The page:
'TC BARCELONA, Spain -- There is a rock 'n' roll gymnast from Minsk who likes fast cars, loud music and dancing in discos.
And since a pocketful of rubles can't pay for a tankful of gas, he's even willing to take his high-flying act on the road for the dollar or the deutsche mark.
Meet Vitaly Scherbo, the men's all-around gymnastics champion at the 1992 Summer Olympics.
Last night, Scherbo got his gold with an aerial display that was as spectacular as it was historic. He scored 59.025 points and led a medal sweep by gymnasts of the soon-to-vanish Unified Team.
For the first time in his career, Scherbo represented not a state headquartered at the Kremlin in Moscow, but a republic, Belarus. Despite his obvious joy when the red and white Belarus flag was hoisted and the republic's anthem was played, the moment was laced with sadness.
"What is a pity is that we won't be training together," Scherbo said. "When we train together, it's like a wreath that hangs together. If you tear a piece off the wreath, you tear the whole thing down."
Grigory Misiutin of Ukraine won the silver, a full point behind Scherbo. Valeri Belenki of Azerbejian won the bronze.
And what about the Americans? The U.S. "Now Boys" were last seen falling face first into the mat.
Two days after absorbing six knockdowns and sliding to sixth place in the team competition, the Americans were once again tumbling from bars and rings. They even had one gymnast, John Roethlisberger of the University of Minnesota, trip and stumble to an 8.400 on the floor exercise.
Scott Keswick of UCLA was 19th, Roethlisberger 34th and Chris Waller, of UCLA, was 35th out of 36 gymnasts.
In tomorrow night's individual apparatus finals, Waller (pommel horse), Trent Dimas of Albuquerque, N.M. (horizontal bar) and Jair Lynch, of Washington and Stanford University (parallel bars) will compete.
"We have to pick up the pieces," said U.S. coach Francis Allen.
Not the former Soviets. They're breaking apart. But in Barcelona, they are providing one last array of medal-winning performances.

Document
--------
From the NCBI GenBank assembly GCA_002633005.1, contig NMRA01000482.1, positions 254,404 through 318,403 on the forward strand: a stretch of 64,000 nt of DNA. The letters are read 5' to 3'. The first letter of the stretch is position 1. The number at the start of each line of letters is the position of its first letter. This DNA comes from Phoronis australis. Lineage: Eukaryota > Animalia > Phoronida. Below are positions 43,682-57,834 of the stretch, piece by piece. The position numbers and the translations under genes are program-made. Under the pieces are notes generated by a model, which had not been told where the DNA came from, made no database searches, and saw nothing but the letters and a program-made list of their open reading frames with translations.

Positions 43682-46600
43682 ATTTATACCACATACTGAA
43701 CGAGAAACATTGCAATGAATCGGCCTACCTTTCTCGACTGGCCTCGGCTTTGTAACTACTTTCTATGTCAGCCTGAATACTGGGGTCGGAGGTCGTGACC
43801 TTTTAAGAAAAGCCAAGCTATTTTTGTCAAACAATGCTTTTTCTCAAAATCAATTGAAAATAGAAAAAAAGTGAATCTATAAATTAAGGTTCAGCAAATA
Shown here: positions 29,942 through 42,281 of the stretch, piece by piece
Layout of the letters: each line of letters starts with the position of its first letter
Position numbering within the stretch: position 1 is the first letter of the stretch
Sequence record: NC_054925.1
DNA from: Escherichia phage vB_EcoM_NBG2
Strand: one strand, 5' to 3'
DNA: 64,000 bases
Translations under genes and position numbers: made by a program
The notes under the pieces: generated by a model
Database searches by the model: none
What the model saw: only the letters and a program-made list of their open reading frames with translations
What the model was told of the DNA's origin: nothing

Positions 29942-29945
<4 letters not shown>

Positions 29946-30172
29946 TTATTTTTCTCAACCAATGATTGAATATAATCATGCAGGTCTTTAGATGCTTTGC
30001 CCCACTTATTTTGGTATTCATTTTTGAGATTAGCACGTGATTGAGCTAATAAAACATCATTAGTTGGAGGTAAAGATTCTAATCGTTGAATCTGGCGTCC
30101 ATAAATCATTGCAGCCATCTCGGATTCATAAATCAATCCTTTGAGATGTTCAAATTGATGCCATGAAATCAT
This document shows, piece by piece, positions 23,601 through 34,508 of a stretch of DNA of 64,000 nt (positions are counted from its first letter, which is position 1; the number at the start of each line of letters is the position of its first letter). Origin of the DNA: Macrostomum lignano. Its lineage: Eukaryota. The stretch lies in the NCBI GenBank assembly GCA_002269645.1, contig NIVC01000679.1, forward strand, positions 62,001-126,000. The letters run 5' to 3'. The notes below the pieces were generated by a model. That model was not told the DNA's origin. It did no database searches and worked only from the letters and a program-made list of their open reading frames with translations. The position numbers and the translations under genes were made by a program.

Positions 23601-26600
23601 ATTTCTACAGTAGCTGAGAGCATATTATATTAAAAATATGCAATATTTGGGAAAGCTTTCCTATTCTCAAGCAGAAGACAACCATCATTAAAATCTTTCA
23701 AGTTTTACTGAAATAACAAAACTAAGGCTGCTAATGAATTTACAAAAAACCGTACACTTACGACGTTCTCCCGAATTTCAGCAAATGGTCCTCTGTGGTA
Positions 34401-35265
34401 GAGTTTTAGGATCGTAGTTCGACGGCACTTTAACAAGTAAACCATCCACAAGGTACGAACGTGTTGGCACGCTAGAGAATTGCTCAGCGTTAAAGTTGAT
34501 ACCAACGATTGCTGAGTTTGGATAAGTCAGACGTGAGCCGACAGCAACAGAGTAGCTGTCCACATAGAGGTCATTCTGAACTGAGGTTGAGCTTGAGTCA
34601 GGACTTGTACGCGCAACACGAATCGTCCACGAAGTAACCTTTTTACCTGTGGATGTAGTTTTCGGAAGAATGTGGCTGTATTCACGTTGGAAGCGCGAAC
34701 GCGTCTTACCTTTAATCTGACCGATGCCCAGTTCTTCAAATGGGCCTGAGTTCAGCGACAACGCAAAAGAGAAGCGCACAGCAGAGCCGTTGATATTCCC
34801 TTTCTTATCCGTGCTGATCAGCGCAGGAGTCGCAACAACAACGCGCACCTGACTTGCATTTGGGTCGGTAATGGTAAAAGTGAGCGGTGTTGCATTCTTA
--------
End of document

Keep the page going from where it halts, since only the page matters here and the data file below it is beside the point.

Scherbo, 20, the son of acrobats, is the last in the line of gymnasts produced by the Soviet sports machine. He entered the sport as a 7-year-old "because I was so small," and eventually made his way to the country's main training camp.
With a brace wrapped around his right knee, Scherbo performed nearly flawless routines. His lowest score was a 9.775 on the horizontal bar, and his highest was a 9.875 on the floor exercise and the pommel horse.
"Once you're in the finals, you're like an automaton," he said.
Away from the gym, though, Scherbo is hardly a machine. Married last December, he still enjoys racing his Lada and playing loud western music.
"Well, it's not exactly accurate to say I'm a fan of fast cars," he said. "I love cars. I love driving cars. But I don't want to get in accidents. As for dancing, I will if I'm in a very good mood. I love nature, too. I love pitching tents. I love fishing. And I love rest."
That may be a lot of love for one person, but Scherbo is also a realist. With the sports system of the former Soviet Union collapsing, he's ready to head to Europe to earn cash performing and coaching for sports clubs.
"I believe our medals will have an importance on our future in the contracts that might be offered us by foreign countries," he said. "We need money. Money is necessary for all."
The rock 'n' roll gymnast from Minsk is a capitalist, after all.